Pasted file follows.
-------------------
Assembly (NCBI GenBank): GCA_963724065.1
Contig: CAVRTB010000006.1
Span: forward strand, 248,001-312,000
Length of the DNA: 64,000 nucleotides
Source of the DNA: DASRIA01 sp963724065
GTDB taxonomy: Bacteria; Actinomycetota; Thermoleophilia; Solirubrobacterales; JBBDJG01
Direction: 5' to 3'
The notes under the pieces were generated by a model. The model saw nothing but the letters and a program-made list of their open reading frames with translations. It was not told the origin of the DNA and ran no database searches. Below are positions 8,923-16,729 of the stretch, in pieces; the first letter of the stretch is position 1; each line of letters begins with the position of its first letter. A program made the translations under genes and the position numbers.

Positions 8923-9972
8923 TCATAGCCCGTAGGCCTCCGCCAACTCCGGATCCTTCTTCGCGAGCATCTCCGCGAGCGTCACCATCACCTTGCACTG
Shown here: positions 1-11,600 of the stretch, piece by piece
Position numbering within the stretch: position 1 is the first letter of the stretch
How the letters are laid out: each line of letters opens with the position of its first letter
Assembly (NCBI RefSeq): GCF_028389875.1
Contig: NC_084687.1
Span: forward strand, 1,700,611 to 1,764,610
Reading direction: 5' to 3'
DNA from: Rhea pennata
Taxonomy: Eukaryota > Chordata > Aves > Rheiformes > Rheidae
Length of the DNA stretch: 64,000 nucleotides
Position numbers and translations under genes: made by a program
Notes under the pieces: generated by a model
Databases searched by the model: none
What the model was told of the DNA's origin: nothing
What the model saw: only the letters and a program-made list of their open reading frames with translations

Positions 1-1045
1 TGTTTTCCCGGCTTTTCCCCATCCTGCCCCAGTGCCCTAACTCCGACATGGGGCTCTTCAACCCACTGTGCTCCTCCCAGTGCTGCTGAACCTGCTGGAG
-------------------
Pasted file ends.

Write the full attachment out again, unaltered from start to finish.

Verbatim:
Assembly (NCBI GenBank): GCA_963724065.1
Contig: CAVRTB010000006.1
Span: forward strand, 248,001-312,000
Length of the DNA: 64,000 nucleotides
Source of the DNA: DASRIA01 sp963724065
GTDB taxonomy: Bacteria; Actinomycetota; Thermoleophilia; Solirubrobacterales; JBBDJG01
Direction: 5' to 3'
The notes under the pieces were generated by a model. The model saw nothing but the letters and a program-made list of their open reading frames with translations. It was not told the origin of the DNA and ran no database searches. Below are positions 8,923-16,729 of the stretch, in pieces; the first letter of the stretch is position 1; each line of letters begins with the position of its first letter. A program made the translations under genes and the position numbers.

Positions 8923-9972
8923 TCATAGCCCGTAGGCCTCCGCCAACTCCGGATCCTTCTTCGCGAGCATCTCCGCGAGCGTCACCATCACCTTGCACTG
Shown here: positions 1-11,600 of the stretch, piece by piece
Position numbering within the stretch: position 1 is the first letter of the stretch
How the letters are laid out: each line of letters opens with the position of its first letter
Assembly (NCBI RefSeq): GCF_028389875.1
Contig: NC_084687.1
Span: forward strand, 1,700,611 to 1,764,610
Reading direction: 5' to 3'
DNA from: Rhea pennata
Taxonomy: Eukaryota > Chordata > Aves > Rheiformes > Rheidae
Length of the DNA stretch: 64,000 nucleotides
Position numbers and translations under genes: made by a program
Notes under the pieces: generated by a model
Databases searched by the model: none
What the model was told of the DNA's origin: nothing
What the model saw: only the letters and a program-made list of their open reading frames with translations

Positions 1-1045
1 TGTTTTCCCGGCTTTTCCCCATCCTGCCCCAGTGCCCTAACTCCGACATGGGGCTCTTCAACCCACTGTGCTCCTCCCAGTGCTGCTGAACCTGCTGGAG